It looks as if the stock market is going to have a bad start to the day. The S&P futures are down 14 points and are trading 0.6% below fair value. The Nasdaq 100 futures, meanwhile, are down 51 points and are trading 0.9% below fair value.
Whatever optimism there might have been yesterday over Fed Chair Yellen's upbeat view of economic matters has apparently dissipated this morning. Buyers have backed off their efforts and they have another political headline lending a convenient excuse for doing so.
Specifically, The Washington Post is reporting that Special Counsel Mueller's investigation of Russia's interference in the U.S. election is broadening in scope to examine whether President Trump tried to obstruct justice.
From our vantage point, the Mueller headline isn't really surprising. Based on the bits of scintillating testimony heard recently before the Senate Intelligence Committee, one had a reasonable basis to think Mr. Mueller would at least go there to determine conclusively whether an obstruction of justice charge was warranted or not.
It's important to note, too, that the article says Mr. Mueller is examining the obstruction of justice issue, which is a lot different than saying he is bringing forth a charge of obstruction of justice.
The negative disposition of the stock market this morning, then, strikes us more as a reflection of the festering concern that the Fed might tighten too much, too soon, and choke off the economic recovery effort.
To that end, the Fed raised the target range for the fed funds rate, maintained its median projection that there will be another rate hike this year, and set forth a plan to start normalizing its balance sheet, which the Fed Chair said could start "relatively soon" if the economy evolves as anticipated.
That policy prescription was put forth nonetheless in the face of inflation readings that still remain below the Fed's longer-run target of 2.0%. To say the least, it has created a very interesting divergence with the Bank of England, which earlier this morning voted 5-3 to maintain the Bank Rate at 0.50% even though inflation in the UK (+2.9% year-over-year in May) is running well above the BOE's 2.0% target rate.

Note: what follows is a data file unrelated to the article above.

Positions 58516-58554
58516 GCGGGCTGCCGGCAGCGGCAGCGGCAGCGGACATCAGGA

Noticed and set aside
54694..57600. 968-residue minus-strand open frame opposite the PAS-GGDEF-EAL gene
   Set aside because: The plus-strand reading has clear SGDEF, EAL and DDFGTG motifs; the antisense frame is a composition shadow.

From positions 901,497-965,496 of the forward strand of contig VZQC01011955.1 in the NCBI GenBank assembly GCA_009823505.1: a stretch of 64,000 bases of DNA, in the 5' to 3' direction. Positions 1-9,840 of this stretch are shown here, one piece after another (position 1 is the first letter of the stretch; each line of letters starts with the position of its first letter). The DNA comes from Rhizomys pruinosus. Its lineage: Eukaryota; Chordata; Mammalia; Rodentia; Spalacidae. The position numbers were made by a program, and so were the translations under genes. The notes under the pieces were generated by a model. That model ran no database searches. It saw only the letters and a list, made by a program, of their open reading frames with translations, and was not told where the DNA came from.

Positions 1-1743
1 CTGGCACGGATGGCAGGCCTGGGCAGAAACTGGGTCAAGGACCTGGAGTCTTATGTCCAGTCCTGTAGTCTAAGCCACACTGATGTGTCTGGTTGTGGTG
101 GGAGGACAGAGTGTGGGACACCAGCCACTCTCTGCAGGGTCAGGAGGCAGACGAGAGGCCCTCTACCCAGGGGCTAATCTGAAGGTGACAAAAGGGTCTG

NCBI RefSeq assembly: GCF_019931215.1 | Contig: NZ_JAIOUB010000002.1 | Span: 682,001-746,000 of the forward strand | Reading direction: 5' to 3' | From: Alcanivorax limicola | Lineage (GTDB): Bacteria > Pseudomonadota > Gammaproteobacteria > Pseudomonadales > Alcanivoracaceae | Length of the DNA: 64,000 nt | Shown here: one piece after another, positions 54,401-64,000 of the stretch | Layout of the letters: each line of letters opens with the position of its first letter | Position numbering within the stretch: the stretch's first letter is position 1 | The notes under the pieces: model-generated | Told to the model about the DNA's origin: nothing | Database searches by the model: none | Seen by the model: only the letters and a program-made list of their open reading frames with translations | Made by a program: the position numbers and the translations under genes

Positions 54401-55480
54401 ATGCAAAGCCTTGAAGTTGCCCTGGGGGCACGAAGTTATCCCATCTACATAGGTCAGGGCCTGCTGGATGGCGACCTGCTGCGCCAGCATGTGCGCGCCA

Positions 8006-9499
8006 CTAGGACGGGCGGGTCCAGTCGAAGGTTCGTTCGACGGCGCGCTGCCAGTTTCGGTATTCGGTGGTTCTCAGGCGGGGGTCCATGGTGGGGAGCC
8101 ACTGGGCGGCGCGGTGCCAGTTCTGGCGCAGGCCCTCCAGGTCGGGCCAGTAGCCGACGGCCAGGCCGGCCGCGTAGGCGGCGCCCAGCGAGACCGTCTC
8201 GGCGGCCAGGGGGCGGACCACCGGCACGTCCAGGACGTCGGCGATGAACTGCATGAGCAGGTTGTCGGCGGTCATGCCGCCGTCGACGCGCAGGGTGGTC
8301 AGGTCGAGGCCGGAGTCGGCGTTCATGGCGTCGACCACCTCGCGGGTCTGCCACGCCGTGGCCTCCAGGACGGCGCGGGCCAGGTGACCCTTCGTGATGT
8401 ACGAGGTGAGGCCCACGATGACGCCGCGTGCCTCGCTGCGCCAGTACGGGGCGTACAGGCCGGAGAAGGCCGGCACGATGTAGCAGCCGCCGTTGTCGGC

So, on the one hand, you have the most influential central bank raising rates with inflation below target, and on the other hand, you have a leading central bank reluctant to raise rates with inflation well above target. It's creating a messy mix of policy approaches that strikes us as laying the groundwork for a potentially messy period of volatility in the months ahead.
There was a mix of economic data released this morning that was generally better than expected.
- Initial claims for the week ending June 10 decreased by 8,000 to 237,000 (Briefing.com consensus 240,000). Continuing claims for the week ending June 3 increased by 6,000 to 1.935 million.
- The Philadelphia Fed Index decreased from 38.8 in May to 27.6 in June (Briefing.com consensus 26.0) with the New Orders Index little changed
- The general business conditions index for the Empire State Manufacturing Survey shot up to 19.8 in June (Briefing.com consensus 6.0) from -1.0 in May, hitting its highest level in two years thanks to a 23-point increase in the new orders index to 18.1
- Import prices declined 0.3% in May, but were unchanged excluding fuel. Export prices declined 0.7% and were down 0.6% excluding agricultural exports.
The futures market pared a small portion of its losses following the data, yet not enough to change the expectation for an opening decline. The Industrial Production and Capacity Utilization Report for May will be released at 9:15 a.m. ET and will be followed by the NAHB Housing Market Index for June at 10:00 a.m. ET.
The early weakness, however, isn't going to be reserved only for the stock market. At the moment, bond prices are down, gold prices ($1253.60, -$22.30, -1.8%) are down, and oil prices ($44.58, -$0.15, -0.3%) are down.
The U.S. Dollar Index (97.41, +0.47, +0.5%) is up and so is the CBOE Volatility Index (11.74, +1.10), which makes sense knowing there are a lot of moving and conflicting parts now involved with the stewardship of monetary policy among the world's leading central banks.